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“Some Rather Mischievous Speculation”

Fox News Executive Bill Sammon, on his spreading the rumor that President Obama is a socialist:

At that time, I have to admit, that I went on TV on Fox News and publicly engaged in what I guess was some rather mischievous speculation about whether Barack Obama really advocated socialism, a premise that privately I found rather far-fetched.

I have another item to add to my collection of euphemisms for “lie.” Now, alongside “mis-statement,” “misspeak,” “untruth” “mislead” “exaggeration,” “stretch the truth,” “wrongly claimed,” “a casual relationship with truth,” “hyped versions,” “higher meta-truths” “‘facts,’ both true and false,” “factual relativism” and “statement did not reflect the record,” I can tenderly press a fresh blossom offered by Bill Sammons — “Rather mischievous speculation.”

Other people have done a good job of picking apart this lie. I especially like the comment by Greg Sargent at the Washington Post:

The bottom line here is that he doesn’t regret having spread an idea he personally found far-fetched, because so doing helped ensure that the far-fetched idea ultimately gained widespread acceptance.*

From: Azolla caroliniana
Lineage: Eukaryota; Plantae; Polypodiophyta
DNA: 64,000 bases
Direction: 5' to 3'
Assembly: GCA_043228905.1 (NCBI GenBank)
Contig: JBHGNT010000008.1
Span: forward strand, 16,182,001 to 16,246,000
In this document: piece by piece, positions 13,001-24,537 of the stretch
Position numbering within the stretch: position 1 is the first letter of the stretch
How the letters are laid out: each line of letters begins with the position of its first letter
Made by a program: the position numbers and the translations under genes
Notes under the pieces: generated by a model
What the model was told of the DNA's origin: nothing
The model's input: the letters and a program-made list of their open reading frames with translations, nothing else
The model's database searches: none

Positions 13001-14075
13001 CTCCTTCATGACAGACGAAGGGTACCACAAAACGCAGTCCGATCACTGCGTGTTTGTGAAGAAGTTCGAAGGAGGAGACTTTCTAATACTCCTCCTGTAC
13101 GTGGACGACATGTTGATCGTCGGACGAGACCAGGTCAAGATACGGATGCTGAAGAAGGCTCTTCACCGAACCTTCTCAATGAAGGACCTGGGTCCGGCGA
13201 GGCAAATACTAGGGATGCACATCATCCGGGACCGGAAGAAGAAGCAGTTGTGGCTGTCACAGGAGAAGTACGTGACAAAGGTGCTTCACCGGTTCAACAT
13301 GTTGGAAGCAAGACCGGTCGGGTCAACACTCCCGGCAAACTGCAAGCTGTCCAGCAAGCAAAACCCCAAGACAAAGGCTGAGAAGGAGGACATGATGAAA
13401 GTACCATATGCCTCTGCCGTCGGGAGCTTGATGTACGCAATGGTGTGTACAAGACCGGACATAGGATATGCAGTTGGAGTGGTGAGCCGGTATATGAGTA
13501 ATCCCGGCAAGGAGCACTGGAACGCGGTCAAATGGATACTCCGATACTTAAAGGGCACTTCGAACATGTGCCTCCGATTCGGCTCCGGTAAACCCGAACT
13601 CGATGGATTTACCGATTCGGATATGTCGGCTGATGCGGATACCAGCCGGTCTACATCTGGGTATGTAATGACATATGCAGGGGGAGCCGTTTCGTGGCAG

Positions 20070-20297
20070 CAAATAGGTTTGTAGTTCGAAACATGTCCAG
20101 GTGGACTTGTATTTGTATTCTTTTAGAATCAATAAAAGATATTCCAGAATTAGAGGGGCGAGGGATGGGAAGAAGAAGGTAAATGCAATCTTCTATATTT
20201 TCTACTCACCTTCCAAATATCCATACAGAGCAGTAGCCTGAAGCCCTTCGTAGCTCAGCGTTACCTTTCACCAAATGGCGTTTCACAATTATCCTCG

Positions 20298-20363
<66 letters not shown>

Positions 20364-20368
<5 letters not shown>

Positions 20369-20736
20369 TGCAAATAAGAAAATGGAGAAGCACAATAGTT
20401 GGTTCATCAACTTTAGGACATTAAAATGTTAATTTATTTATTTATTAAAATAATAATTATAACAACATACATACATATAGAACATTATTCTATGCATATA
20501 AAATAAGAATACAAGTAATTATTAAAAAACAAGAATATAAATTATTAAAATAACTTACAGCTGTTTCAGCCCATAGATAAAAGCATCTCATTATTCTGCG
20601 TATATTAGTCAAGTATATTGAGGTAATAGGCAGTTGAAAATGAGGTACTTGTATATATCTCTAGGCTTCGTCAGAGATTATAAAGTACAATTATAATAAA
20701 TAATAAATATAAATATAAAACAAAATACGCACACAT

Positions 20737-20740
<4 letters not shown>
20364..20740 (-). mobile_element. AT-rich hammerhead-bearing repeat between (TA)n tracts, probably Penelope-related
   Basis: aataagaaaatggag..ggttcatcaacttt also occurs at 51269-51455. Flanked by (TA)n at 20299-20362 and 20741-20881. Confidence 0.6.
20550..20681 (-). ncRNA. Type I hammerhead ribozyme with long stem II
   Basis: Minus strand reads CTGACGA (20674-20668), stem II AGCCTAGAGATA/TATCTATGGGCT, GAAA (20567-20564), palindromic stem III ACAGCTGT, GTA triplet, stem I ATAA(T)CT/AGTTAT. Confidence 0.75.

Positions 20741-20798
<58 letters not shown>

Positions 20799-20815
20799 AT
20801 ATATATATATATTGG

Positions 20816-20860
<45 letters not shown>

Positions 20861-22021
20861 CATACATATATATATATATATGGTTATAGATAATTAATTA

That pretty much sums it up, and on that point I have little to add. What intrigues me is the posturing that goes along with Sammons euphemism, the manner in which he folds in the ol’ “just kidding” wheeze. “Just kidding” has been making the rounds since the early 2000s, back when Ann Coulter was considered the worst the right wing mainstream had to offer, (oh, those naïve, innocent first five years of the 21st century!) It’s a phrase, often unspoken, that is supposed to magically render even the most horrid, inflammatory speech acceptable.

The idea behind it is that even though, for example, Ann Coulter just insulted several 911 widows by suggesting their dead husbands might have wanted a divorce anyway, she was really “just kidding.” Coulter was actually thinking compassionate thoughts about those widows as she typed it, and no doubt she added that bit about how they should hurry up and pose for Playboy before they got too old with a kindly twinkle in her eye.

In the Sammons’ case, “just kidding” is being used to present his spreading of a destructive lie as little more than a bit of Tom Sawyer-like “mischief” on the part of a news editor.

Which of course means anybody who objects is a huffing, humorless old fuss-budget.

* Sargent’s piece manages to avoid using that icky “L” word, opting instead for “act of dishonesty”, falsehood, and “far fetched idea.” Just saying. As a collector, I’m always on the lookout for these euphemisms and I always notice when they pop up.

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